Also, for the larger, more expensive equipment necessary to provide top-notch care to patients, the tools needed to service and calibrate such equipment become increasingly expensive. In situations like these, hospitals may have the option to partner with their OEM to share resources and tools, ensuring that all equipment will be serviced with the necessary tools while saving money on the full ownership of such tools. Some examples of shared equipment include calibration tools, signal generators, signal and spectrum analyzers, and many others. These technologies and tools can often be too expensive for a hospital to own on their own. Thus, it’s vital to look for ways an OEM can help share in the responsibility of owning these products.
3. Pay attention to asset life cycle and total cost of ownership. When it comes to getting the most out of your investment in a piece of equipment, preventative maintenance and paying attention to an asset’s life cycle is key. Always being on top of the functionality of a device can save a lot of money in the long run.
It’s important to always look at the whole life cycle of a product prior to making a short-term decision. For example, an IV pump is broken and needs a relatively costly repair—the biomed manager should work with a hospital leader to discuss whether or not it’s worth it to repair the device. If the piece was purchased not too long ago and, after being repaired, would last a few more years, then it is worth considering making the investment to fix the device rather than purchase a new one, resulting in long-term savings but short-term expenditures.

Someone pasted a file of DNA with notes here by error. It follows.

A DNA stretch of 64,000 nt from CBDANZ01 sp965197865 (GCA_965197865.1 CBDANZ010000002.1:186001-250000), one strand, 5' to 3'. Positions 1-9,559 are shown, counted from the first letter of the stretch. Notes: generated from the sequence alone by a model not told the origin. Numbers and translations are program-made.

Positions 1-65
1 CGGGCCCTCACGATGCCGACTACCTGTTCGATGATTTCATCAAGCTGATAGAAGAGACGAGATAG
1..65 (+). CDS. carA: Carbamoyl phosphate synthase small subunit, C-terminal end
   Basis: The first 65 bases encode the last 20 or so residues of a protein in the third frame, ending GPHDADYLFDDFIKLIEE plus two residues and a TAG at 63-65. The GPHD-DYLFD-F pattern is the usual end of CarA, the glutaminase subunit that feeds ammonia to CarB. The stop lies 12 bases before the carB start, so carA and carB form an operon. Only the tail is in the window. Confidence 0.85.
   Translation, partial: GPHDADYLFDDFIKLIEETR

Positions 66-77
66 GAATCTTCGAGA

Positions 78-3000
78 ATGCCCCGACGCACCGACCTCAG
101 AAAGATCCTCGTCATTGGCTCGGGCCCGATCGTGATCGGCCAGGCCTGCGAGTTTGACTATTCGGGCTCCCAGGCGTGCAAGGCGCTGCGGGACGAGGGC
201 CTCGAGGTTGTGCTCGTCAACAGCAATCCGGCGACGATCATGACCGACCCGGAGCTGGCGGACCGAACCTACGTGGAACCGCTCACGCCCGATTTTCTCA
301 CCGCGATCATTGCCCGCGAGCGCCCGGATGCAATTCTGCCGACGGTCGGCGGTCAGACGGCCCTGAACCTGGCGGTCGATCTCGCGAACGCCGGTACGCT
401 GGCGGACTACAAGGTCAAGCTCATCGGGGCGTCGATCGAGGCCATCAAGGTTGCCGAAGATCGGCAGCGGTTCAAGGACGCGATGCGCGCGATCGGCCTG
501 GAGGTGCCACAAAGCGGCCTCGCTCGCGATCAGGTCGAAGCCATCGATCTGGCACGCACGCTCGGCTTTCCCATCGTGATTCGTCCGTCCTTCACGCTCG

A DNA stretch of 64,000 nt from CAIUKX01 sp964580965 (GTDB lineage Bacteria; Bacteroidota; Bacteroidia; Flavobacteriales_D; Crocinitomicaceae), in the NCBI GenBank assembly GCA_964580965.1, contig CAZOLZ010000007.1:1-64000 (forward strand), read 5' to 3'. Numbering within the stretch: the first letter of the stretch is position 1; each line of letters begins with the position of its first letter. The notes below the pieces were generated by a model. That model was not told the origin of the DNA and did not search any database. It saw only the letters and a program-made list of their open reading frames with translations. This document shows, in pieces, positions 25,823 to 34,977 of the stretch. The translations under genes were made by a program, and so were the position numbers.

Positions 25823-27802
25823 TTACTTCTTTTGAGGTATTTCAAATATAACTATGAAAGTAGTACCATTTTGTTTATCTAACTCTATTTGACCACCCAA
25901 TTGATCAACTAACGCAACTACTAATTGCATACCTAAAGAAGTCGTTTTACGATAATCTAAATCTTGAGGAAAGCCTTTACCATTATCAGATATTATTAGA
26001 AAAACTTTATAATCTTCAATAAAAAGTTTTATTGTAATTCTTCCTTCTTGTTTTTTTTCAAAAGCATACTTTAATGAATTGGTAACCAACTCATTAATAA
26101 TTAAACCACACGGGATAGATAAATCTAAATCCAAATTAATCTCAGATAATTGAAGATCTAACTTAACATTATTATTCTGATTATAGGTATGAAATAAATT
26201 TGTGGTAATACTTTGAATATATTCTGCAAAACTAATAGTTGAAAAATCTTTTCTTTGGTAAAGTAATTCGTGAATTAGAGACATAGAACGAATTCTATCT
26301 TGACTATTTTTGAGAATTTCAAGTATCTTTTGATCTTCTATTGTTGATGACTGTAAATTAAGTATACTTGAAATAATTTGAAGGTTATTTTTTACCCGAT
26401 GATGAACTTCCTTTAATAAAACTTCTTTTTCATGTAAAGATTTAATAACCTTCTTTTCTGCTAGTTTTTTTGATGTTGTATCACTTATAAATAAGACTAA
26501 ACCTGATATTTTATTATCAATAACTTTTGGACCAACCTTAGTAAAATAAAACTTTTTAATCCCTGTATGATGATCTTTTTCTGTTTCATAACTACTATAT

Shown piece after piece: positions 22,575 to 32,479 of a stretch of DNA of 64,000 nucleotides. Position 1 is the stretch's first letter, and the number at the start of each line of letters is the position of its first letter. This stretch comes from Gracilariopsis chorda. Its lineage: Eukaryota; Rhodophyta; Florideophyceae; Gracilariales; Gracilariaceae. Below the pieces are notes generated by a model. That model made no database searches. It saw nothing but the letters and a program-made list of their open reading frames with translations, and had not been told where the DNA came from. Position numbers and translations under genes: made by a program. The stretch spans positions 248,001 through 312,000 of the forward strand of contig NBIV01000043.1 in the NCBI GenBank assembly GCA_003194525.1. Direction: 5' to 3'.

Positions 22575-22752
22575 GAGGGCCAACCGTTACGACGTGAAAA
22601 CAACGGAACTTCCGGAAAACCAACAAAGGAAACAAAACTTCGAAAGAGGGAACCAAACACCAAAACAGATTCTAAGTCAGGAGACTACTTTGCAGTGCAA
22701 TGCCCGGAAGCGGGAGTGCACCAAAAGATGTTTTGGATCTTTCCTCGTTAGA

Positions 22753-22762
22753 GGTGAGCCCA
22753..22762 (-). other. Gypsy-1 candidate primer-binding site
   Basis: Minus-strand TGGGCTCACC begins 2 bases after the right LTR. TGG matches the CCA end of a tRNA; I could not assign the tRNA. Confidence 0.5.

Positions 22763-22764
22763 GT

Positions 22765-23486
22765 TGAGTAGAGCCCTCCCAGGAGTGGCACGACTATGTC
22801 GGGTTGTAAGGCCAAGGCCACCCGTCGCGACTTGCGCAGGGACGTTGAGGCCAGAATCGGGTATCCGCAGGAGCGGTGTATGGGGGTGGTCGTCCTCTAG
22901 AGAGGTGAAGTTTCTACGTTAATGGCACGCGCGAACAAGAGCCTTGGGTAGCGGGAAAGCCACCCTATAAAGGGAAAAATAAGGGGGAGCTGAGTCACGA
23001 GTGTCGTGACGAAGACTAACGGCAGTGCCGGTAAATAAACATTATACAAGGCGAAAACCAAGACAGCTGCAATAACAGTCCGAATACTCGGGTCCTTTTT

Servicing a machine regularly and routinely will help ease up on unforeseen costs when a device does act up or come to the end of its life cycle. Doing so will aid in the preventative maintenance of such devices and lead to cost savings over time. For example, if a hospital has an ultrasound machine that’s a couple of years old, biomeds should routinely run tests and service the device to ensure that it is always in top condition and functioning as it should. This will allow for biomeds to be more aware of the state of the device so that the hospital can plan financially for any large fixes that could come down the pipeline.
4. Use technology as an enabler to save money, not cost money. Hospitals and biomed shops today are just beginning to use mobile devices, tablets, and RFID technologies as a means to control costs through better communication, access to information and documentation, and asset location. While this investment can seem steep at the onset, it may pay off over time, allowing clinical engineers to be more mobile and accessible with more immediate knowledge of equipment locations. A tablet costing $500 total brings an immediate ROI in its first quarter of operation if it can save an engineer 30 to 60 minutes a week. Quicker access to information and increased efficiency lends itself to cost savings and profitability. When each biomed is able to optimize their time spent on a machine and maximize their resources, the ability to control downtime and, ultimately, cost, is increased.